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Designer Lighting
Designer Lighting
Everything shown in this section has been designed by a known designer who is named in the product details. They are all manufactured by hand by some of the most skilled artisans in the industry. Every product represents the very best in lighting.
Designing chandeliers and lighting products is a highly skilled and specialist activity. It requires a sound knowledge not just of design, but also what is possible using a wide range of materials from dressings such as glass, crystal or ceramics, through many base metals such as iron, brass, bronze or steel, to precious metals such as gold and silver.

The chandelier company has gone to great lengths establishing long term relationships with a whole raft of designers and manufacturers across the globe, to provide you with the largest choice available in the industry today. We also have our own in house design team, to help you get the best results and maximum return for your envestment, whenever you choose to purchase a chandelier from us.

The chandelier company has gone to great lengths establishing long term relationships with a whole raft of designers and manufacturers across the globe, to provide you with the largest choice available in the industry today. We also have our own in house design team, to help you get the best results and maximum return for your envestment, whenever you choose to purchase a chandelier from us.

Need a hoist, bulbs, shades or crystal? Look in our Accessories Section.

All designer lighting shipped within 2-4 weeks.

 

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Designing and Manufacturing a Quality Chandelier:

Before you read this, you may want to watch our DVD which shows how a chandelier is made. It will help you understand just how complex the design and manufacture of chandeliers is.

Click here to view a video on these chandeliers being made.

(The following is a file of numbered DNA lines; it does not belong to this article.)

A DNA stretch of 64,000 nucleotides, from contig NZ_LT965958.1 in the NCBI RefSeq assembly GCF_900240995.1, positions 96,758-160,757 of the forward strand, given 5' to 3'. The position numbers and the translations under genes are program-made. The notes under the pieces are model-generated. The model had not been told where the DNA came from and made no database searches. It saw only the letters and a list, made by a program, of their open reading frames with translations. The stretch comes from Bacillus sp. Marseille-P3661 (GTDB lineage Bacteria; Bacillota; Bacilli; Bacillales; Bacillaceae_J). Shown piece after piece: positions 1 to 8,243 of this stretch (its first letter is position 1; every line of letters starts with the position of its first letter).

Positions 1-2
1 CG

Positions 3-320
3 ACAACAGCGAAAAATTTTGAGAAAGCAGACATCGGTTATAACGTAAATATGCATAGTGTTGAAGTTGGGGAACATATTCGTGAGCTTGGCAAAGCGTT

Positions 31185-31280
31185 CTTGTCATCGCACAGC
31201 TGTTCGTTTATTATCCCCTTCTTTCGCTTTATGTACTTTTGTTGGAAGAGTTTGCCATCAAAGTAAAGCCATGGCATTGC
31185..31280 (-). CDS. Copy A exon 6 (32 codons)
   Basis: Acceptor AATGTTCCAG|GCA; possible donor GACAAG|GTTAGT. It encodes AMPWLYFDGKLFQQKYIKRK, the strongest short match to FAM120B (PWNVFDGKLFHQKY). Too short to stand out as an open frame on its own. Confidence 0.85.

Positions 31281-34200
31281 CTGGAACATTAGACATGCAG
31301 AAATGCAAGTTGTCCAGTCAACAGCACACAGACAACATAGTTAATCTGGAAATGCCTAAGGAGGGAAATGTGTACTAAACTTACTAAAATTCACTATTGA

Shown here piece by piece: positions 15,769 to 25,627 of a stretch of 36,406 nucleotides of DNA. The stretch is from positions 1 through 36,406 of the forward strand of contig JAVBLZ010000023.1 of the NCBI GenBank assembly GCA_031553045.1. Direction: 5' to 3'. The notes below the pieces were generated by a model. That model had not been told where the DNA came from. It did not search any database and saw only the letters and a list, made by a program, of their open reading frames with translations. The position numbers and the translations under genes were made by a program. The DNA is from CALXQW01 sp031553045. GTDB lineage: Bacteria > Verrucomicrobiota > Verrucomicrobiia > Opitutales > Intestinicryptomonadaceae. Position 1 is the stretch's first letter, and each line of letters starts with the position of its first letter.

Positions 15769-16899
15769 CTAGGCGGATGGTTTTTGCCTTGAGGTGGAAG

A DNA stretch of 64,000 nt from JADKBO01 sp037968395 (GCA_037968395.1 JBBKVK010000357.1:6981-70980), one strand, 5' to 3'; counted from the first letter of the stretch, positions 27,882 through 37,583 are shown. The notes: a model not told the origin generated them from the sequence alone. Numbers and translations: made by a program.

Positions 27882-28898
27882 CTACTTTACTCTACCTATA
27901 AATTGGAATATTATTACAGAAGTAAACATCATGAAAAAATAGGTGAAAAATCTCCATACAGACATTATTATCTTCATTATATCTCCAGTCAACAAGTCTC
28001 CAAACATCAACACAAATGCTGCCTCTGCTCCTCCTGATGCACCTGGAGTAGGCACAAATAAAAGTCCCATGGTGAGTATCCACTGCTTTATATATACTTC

Chandelier and lighting designers are usually born, not made. In many cases, they are from a long line of artisans who have served in the industry for generations. Whether they work in Italy or China, the Czech Republic or Egypt, they invariably have one thing in common. They can usually point to several generations of ancestors who were also involved in the manufacture of decorative lighting.

Chandelier designers are usually also 'jacks of many trades'. To be successful at designing chandeliers, it is necessary to know precisely what is possible with a whole range of materials. To learn this usually involves years of training and practice. There is little point in designing a chandelier smothered in crystal, if the chandelier frame is not strong enough to support the weight of it. Neither is there any point in designing a chandelier which doesn't hang perfectly perpendicular when suspended from a ceiling, or that is so complicated and difficult to manufacture or install, it is too expensive for people to buy and enjoy.

Due to the innumerable constraints placed on a Chandelier designer by the practicality issues of the materials used, and processes employed, it is essential that the designer has a sound working knowledge of these materials and processes. For this reason, most chandelier designers have completed years of training coupled to extensive practice in the manufacturing arts required to make a good chandelier, before they start designing them for themselves.

The Skills Employed in Chandelier Manufacture:

The Chandelier Frame:

Any chandelier needs a basic frame from which the dressing is suspended. This frame can be manufactured from a wide range of materials. Usually on crystal chandeliers, the frame is metal, such as iron, brass, copper, bronze or stainless steel. Glass or crystal frames are also commonly used. While it isn't impossible for the frame to be a hardwood such as oak, teak or mahogany or even deer antler, these materials are not common.

Most chandelier designers have spent many years working with these frame making materials. This means they have extensive knowledge of how to forge steel, caste iron, brass, or bronze and know the limitations of each metal and its strengths. This skill alone would usually take several years to perfect. Ask any blacksmith. However, a chandelier designer's required expertise doesn't stop with a knowledge of how to work a whole range of different frame making materials. He also needs to know what is possible with dressing the frame once it's made.

Chandelier Dressings: